Time to hospital presentation in acute ischaemic stroke
Background: In Ireland, stroke is the third most common cause of death and remains the leading cause of acquired disability, affecting approximately 10,000 people annually. Revascularisation treatment with thrombolysis is associated with reductions in morbidity and mortality, however it must be initiated within 4.5 hours following stroke symptom onset. Despite its proven benefits, thrombolysis therapy is under-utilised in clinical practice with patient delay in presenting to hospital with symptoms identified as the leading barrier to thrombolysis administration. Population-focussed behaviour change interventions such as mass media interventions have demonstrated impacts on population stroke knowledge and intentions to seek medical help when symptoms occur. However their impact on behaviour during stroke onset is not established.
Aim: The programme of work in this dissertation seeks to: determine the success of interventions to reduce patient delay with stroke symptoms; investigate the behavioural impact of an Irish mass media intervention for stroke awareness; examine the complex factors involved in decision-making during stroke onset; and examine the long-term impact of hospital arrival time on patient outcome.
Methods: This dissertation presents a systematic review and three inter-related studies, as follows:
1) The systematic review synthesises findings from twelve studies which examine the impact of public and professional interventions to reduce patient delay in presenting to hospital with stroke symptoms;
2) Study 1 examines whether an Irish mass media intervention, the FAST campaign (Face, Arm, Speech, Time, the Irish Heart Foundation national stroke awareness campaign), had a health service impact by assessing changes in Emergency Department (ED) activity for presentations with stroke symptoms over a one-year period (N=870);
3) Study 2 examines factors related to patient delay during stroke onset in a cohort of stroke survivors (N=149);
4) Study 3 examines the physical, cognitive and psychological outcomes at six months post-stroke of the study cohort identified in Study 2, and assesses whether time to hospital arrival has an impact on these post-stroke outcomes.
Main findings: The review found that behaviour change interventions for stroke were heterogeneous in type, duration and content of interventions. The findings suggest that, as a result of weak study designs, observed effects largely could not be attributed to the specified interventions. The parallel delivery of public and professional interventions also complicated the identification of successful components of the interventions.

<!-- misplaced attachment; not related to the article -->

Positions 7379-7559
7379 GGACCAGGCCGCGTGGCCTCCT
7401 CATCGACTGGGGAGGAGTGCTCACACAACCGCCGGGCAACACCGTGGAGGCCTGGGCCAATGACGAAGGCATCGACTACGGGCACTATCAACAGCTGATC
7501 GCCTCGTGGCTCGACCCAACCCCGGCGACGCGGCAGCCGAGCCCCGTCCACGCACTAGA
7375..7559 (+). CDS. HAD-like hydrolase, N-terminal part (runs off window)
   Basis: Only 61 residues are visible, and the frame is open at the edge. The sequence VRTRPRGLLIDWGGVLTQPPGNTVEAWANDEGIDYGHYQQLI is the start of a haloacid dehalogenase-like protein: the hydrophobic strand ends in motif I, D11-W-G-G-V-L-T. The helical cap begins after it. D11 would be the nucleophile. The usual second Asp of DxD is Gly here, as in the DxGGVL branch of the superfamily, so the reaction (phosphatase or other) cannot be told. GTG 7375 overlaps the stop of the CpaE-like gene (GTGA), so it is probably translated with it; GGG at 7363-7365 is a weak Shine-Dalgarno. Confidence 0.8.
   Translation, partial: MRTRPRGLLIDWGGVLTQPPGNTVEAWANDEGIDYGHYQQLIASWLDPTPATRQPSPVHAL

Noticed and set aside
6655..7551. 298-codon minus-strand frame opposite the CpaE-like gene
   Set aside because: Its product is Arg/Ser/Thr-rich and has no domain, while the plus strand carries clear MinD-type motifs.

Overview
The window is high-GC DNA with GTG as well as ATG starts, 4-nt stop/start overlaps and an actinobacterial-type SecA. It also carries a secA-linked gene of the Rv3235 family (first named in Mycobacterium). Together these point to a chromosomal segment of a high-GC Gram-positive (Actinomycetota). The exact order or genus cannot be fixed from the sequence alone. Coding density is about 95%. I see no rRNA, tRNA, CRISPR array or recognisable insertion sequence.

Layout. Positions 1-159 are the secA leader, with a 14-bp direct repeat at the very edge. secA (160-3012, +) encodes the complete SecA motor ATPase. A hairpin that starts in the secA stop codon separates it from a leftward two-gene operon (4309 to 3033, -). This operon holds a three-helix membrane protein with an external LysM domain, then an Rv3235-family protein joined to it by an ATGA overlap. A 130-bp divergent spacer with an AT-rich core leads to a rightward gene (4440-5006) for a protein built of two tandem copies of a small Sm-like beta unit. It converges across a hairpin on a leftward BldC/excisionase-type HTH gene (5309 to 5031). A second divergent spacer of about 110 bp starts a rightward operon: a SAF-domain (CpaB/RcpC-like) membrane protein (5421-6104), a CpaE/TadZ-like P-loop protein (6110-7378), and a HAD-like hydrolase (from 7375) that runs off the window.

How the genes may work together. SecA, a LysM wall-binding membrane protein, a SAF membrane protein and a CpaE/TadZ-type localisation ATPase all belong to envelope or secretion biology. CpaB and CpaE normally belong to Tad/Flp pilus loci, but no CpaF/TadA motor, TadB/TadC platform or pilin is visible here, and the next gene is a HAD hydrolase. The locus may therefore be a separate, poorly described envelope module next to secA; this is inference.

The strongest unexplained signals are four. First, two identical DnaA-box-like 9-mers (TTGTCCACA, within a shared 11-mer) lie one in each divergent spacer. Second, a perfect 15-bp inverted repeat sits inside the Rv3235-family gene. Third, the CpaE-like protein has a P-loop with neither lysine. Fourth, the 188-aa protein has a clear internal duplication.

Segmented poisson regression in Study 1 revealed that the first wave of the FAST campaign had a significant impact on increasing ED usage, with ED presentations increasing during Wave One and in the period following Wave One of the campaign (level trend: jS = 0.84, 95% Cl, 0.43 to 1.24, slope trend: /3 0-.079, 95% Cl, -0.14 to - 0.01). There were no significant increases during or following Waves Two and Three of the campaign and additionally there was no statistically significant effect of the FAST campaign on presentations within 3.5 hours.
Examination of factors associated with hospital arrival time in Study 2 revealed that the presence of others was critical in fast response to stroke symptoms, with EMS activation initiated by another (HR=1.78) associated with shorter arrival times. The FAST message may have played a role in initiating faster response to symptoms, with faster arrival times reported for patients who were affected by the FAST message at the time of symptom onset (HR=1.82).
Exploratory multinomial logistic regression modelling in Study 3 suggested that in the absence of thrombolysis treatment, longer patient delay time was associated with a range of poorer outcomes at six months post-stroke, specifically for presence of depressive symptoms (p
The results highlight the complexity of changing help-seeking behaviour during stroke onset. The FAST campaign is associated with demonstrated changes in help-seeking behaviour for stroke, however there is scope for further improvement. A number of implications for stroke education strategies and future research are documented. The potential clinical benefits of media interventions such as FAST are far-reaching and the challenge remains in translating knowledge improvements and correct behavioural intentions to appropriate behaviour, where people act on the message. Minimising pre-hospital delay in this way serves to reduce the potentially devastating impact of stroke.